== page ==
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Capitol Notebook: Tax stories
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“Why are you asking about him?”

The clerk in the State Department of Revenue was puzzled at my request about whether an individual had paid Wisconsin income tax in a previous year.

His answer was “zero,” but regardless he collected the $1 fee for the information. Translated, the “zero” meant the person had filed a state income tax return but had not paid any money. If he didn’t file a return, there would be no fee to pay.

Usually similar requests from reporters focus on elected officials or candidates who want to be elected officials. This name was unfamiliar to the clerk.

The man had served as a guard at an infamous Nazi concentration camp, I explained. The group seeking to locate Nazi war criminals felt he was in America, but the trail had gone cold more than three decades after World War II ended.

Rumors in Chicago ethnic communities suggested he ended up somewhere in Wisconsin. A reporter for the Chicago Daily News asked my help with Wisconsin government databases.

Just knowing he had been in Wisconsin would help the Nazi hunters. Tax law prevents the Department of Revenue form providing addresses or phone numbers – things  that would be available from tax returns.

I mentioned the guard’s alleged conduct at the concentration camp. The clerk listened and excused himself. He returned with a receipt for the fee and causally talked about Clark County.

I told the Daily News reporter that the sought-after guard may be in Clark County. The Nazi hunters went to the Clark County sheriff who easily identified his location. The days of him just being an anonymous citizen were gone.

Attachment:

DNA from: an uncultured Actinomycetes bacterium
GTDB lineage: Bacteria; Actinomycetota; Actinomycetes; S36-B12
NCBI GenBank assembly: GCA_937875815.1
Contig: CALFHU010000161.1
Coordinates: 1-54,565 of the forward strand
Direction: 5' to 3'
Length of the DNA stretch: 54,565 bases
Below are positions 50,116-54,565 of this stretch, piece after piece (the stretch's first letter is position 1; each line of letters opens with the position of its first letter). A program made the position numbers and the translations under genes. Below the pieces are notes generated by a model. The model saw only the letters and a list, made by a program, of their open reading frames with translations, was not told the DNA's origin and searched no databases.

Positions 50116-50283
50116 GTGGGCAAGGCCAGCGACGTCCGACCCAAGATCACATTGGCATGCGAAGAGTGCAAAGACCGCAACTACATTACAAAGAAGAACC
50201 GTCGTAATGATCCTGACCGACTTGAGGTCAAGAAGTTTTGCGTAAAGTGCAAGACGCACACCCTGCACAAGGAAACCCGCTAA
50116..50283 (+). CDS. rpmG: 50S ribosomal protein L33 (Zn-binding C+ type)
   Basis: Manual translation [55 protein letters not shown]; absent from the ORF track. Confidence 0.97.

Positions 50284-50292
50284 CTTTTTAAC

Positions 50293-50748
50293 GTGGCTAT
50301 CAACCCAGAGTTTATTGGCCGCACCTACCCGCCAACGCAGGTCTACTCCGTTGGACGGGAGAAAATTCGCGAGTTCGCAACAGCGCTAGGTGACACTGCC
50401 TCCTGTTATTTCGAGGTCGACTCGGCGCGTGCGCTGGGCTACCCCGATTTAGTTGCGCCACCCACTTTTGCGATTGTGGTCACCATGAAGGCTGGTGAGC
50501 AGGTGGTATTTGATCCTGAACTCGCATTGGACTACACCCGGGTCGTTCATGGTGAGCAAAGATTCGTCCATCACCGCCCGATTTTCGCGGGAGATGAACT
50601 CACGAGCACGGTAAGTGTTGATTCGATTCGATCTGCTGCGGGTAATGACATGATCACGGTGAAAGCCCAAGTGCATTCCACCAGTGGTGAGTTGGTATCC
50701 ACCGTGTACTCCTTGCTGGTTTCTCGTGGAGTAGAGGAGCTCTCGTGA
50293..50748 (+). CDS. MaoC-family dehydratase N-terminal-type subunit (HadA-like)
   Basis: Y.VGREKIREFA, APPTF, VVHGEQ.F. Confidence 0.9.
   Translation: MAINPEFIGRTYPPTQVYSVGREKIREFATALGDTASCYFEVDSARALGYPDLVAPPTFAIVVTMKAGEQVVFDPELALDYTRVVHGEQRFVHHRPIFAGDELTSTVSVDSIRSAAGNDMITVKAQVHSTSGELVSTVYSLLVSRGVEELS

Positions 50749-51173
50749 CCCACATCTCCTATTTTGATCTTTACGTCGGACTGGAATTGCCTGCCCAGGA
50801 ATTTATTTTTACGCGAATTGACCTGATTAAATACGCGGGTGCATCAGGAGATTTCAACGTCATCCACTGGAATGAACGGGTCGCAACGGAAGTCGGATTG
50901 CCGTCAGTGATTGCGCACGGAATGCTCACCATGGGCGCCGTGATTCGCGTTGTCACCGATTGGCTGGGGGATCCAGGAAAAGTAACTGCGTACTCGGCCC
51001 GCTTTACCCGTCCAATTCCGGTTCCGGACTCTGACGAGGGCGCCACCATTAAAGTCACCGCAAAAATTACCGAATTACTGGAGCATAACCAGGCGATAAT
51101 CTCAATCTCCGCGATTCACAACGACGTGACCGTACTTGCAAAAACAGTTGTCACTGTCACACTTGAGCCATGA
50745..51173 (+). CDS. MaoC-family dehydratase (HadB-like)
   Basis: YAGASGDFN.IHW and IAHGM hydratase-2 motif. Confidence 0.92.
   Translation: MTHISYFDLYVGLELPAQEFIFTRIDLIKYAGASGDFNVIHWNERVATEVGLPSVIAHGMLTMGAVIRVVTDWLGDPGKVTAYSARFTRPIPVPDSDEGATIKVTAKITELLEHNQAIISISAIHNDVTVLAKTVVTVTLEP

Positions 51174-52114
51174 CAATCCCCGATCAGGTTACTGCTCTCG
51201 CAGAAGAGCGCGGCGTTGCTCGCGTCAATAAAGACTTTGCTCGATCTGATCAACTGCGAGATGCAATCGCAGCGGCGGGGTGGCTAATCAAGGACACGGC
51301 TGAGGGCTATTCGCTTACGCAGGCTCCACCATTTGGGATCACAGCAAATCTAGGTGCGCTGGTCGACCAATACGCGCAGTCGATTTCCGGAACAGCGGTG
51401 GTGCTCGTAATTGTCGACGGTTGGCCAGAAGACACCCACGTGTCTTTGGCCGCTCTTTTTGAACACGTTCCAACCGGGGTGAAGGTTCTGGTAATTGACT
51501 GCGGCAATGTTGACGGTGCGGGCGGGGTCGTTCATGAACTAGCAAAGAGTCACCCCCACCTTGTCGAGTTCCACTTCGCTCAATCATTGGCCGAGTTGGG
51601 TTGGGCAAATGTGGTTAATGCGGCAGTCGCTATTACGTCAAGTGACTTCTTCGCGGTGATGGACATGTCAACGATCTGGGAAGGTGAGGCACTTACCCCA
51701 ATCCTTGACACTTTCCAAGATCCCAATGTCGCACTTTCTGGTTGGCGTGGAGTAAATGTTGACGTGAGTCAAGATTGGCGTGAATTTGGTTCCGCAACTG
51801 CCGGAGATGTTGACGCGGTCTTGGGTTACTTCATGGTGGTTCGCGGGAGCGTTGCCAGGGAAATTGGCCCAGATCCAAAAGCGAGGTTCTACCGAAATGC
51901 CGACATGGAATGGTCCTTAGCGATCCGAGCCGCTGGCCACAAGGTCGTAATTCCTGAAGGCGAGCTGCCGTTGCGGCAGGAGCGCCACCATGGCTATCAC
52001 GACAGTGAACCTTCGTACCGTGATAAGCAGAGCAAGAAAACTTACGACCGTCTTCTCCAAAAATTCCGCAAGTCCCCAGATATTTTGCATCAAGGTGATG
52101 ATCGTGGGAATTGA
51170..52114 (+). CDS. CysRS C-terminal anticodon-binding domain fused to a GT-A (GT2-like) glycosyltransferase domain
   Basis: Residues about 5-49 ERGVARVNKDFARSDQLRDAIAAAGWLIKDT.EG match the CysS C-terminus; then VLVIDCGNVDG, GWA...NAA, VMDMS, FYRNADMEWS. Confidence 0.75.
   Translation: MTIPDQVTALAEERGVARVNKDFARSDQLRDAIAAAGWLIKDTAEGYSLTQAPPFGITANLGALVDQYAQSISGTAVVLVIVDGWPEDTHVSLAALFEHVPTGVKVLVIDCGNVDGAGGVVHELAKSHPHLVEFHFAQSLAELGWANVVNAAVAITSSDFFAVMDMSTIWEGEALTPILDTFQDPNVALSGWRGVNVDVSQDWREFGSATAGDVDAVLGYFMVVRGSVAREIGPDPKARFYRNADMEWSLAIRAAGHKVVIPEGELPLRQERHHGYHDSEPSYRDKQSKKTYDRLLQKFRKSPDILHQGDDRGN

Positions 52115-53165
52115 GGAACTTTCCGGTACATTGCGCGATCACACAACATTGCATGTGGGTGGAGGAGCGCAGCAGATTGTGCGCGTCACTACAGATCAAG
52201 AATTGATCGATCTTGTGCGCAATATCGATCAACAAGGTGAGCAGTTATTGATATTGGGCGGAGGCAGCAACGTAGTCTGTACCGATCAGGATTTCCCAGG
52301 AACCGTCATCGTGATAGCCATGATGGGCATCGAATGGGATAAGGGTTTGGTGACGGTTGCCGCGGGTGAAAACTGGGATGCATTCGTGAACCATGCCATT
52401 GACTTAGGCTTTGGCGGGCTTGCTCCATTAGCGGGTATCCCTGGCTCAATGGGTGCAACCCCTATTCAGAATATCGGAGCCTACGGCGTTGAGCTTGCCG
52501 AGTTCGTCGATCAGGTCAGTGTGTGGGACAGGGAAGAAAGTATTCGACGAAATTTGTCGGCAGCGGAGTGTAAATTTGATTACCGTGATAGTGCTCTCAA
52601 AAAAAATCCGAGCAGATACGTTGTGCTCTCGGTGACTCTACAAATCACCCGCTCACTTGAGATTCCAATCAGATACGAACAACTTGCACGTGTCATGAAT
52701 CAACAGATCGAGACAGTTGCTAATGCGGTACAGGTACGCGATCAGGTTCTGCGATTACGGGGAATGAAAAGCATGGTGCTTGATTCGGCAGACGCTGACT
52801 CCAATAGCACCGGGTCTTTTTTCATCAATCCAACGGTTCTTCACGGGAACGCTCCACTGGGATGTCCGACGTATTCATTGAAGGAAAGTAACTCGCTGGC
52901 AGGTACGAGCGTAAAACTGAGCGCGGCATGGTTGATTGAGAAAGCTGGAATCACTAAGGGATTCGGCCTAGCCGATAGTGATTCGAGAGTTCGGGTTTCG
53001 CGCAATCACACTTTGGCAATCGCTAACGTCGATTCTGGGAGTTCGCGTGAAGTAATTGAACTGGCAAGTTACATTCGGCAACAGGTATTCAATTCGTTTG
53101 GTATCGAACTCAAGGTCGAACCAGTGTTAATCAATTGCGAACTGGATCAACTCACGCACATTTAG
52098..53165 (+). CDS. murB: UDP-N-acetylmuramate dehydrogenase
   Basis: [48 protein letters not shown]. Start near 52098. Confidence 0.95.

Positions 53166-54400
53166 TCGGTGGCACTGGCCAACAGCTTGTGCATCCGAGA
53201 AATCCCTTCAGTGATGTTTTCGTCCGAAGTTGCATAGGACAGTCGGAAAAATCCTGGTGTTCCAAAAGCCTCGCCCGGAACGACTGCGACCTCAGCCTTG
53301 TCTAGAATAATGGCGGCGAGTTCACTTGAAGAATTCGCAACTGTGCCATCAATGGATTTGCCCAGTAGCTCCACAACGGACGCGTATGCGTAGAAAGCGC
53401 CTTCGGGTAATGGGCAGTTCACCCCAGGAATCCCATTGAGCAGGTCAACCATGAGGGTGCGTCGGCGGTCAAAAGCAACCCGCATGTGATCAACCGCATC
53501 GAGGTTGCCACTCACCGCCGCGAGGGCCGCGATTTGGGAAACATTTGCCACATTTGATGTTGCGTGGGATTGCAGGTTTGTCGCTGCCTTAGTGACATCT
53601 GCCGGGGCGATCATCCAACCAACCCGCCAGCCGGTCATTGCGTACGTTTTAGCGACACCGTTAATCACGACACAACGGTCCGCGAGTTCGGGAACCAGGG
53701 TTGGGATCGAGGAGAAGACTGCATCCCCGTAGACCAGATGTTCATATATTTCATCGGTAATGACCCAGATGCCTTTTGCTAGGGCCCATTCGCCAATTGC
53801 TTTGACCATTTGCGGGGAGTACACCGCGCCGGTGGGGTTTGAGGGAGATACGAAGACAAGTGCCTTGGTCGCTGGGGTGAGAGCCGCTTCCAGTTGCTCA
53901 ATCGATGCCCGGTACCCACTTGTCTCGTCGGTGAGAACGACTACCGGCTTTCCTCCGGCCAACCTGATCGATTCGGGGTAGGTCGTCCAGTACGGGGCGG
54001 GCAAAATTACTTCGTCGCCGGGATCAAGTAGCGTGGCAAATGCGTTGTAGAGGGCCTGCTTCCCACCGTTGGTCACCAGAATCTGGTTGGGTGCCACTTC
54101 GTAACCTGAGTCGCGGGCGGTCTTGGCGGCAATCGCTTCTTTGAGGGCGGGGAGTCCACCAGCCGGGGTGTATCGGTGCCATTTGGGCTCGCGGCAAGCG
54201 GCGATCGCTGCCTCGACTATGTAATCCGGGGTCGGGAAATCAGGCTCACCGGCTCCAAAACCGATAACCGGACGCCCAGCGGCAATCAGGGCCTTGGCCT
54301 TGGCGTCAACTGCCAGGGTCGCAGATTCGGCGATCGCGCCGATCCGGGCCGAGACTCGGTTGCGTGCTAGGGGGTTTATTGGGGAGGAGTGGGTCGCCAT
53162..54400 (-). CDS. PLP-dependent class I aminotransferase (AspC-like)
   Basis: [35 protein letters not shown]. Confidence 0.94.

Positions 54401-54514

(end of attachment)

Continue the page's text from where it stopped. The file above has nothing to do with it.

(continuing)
State law requires the individual be notified about the tax information request.

There often are surprises in checking whether individuals had filed their tax returns. One of those came when I asked for four years of information about congressman and later U.S. Senator Robert Kasten.

The clerk had three years of tax-paid numbers, asking for $3 in fees. I said I wanted four years of information. He replied only that the fee I owed was just $3.

When the news stories about the lack of a tax return for a year surfaced, Kasten said he had done nothing wrong. Later Kasten would blame his tax woes on a staff member whom he said had failed to mail in the return.

The state tax folks were unmoved by Kasten’s explanation or by his apparent suggestions he didn’t have to pay the interest penalties spelled out in the law. Wisconsin eventually was the winner in this tax matter.

Grumbling about the income tax is a popular pastime as the April filing deadlines approach. In Wisconsin, the income tax system is used to provide property tax relief. It’s a way to get state aid to individuals while bypassing commercial and corporate interests.

Critics also may want to remember that it was the income tax system that allowed the federal government to send Al Capone to prison.

This year the state tax folks are also after the bad guys and girls who want to use stolen private information to get your tax refunds.

That may slow tax refunds, but in order to fight the crooks it’s a small matter.

Pommer, known as the “dean” of State Capitol correspondents, has covered government action in Madison for 36 years, including the actions of nine governors. The content in this column does not reflect the views or opinions of the Wisconsin Newspaper Association or its member newspapers.